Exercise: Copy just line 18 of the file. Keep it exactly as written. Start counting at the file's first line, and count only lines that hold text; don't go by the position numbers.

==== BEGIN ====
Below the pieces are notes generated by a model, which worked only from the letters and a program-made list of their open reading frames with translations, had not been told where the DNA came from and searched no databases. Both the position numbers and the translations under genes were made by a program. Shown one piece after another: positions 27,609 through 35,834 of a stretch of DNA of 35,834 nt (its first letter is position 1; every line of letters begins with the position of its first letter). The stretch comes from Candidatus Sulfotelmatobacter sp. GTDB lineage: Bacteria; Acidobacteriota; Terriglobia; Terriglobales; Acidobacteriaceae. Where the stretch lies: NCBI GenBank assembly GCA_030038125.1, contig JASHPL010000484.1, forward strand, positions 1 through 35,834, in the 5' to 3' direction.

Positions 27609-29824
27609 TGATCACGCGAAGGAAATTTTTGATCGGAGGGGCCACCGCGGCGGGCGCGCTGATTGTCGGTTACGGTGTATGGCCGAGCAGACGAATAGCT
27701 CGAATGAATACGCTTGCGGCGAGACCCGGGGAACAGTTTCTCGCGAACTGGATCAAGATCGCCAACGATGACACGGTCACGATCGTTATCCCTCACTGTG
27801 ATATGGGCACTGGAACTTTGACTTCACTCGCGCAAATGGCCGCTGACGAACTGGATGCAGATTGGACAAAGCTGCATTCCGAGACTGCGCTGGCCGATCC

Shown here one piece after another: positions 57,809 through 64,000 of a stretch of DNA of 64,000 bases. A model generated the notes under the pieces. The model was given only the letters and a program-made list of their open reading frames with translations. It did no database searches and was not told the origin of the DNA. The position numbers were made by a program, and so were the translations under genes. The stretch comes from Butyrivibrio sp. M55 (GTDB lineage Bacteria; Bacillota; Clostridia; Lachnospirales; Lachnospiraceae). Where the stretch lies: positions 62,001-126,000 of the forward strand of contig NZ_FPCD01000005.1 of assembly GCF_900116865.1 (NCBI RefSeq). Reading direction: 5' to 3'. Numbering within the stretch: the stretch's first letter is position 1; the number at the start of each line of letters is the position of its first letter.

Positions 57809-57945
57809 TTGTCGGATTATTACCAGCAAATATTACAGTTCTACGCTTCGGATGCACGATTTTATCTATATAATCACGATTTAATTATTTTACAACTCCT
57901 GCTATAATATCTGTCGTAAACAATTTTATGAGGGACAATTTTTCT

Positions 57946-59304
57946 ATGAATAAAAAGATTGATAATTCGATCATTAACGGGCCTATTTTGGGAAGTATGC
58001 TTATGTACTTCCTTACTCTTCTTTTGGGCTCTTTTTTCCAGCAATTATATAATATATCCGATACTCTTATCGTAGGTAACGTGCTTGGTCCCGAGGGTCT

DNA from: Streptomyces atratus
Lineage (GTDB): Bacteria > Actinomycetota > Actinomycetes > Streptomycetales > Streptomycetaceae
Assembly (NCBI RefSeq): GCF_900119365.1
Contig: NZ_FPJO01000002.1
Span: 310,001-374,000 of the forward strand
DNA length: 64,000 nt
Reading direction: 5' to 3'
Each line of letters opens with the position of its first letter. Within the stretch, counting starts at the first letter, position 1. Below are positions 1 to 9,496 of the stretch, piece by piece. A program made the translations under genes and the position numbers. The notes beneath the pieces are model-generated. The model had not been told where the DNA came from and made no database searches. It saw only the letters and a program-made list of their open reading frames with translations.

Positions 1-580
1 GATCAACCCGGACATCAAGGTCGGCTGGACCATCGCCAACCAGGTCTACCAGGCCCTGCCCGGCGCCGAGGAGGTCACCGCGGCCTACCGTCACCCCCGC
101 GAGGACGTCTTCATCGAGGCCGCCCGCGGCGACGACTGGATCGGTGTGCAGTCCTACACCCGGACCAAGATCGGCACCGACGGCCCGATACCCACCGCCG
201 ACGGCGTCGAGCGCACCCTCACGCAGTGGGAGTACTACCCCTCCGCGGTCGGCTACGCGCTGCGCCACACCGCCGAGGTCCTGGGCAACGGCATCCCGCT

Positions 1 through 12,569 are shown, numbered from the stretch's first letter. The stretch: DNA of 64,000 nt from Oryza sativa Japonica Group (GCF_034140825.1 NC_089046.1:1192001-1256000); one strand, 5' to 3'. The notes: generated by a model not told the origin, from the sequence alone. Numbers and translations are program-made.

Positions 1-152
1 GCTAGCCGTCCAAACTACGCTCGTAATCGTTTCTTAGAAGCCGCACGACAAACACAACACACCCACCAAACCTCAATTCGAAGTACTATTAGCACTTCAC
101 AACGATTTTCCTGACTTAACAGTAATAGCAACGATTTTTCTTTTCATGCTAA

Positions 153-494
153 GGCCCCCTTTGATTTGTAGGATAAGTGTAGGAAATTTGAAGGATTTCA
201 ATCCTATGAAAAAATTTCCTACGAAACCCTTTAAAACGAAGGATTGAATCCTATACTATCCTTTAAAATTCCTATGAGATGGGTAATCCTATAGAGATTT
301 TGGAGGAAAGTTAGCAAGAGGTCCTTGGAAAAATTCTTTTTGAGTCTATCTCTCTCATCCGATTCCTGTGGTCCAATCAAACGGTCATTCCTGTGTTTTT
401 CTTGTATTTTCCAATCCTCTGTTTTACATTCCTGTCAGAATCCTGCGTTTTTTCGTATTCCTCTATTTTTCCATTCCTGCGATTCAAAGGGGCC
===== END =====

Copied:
DNA length: 64,000 nt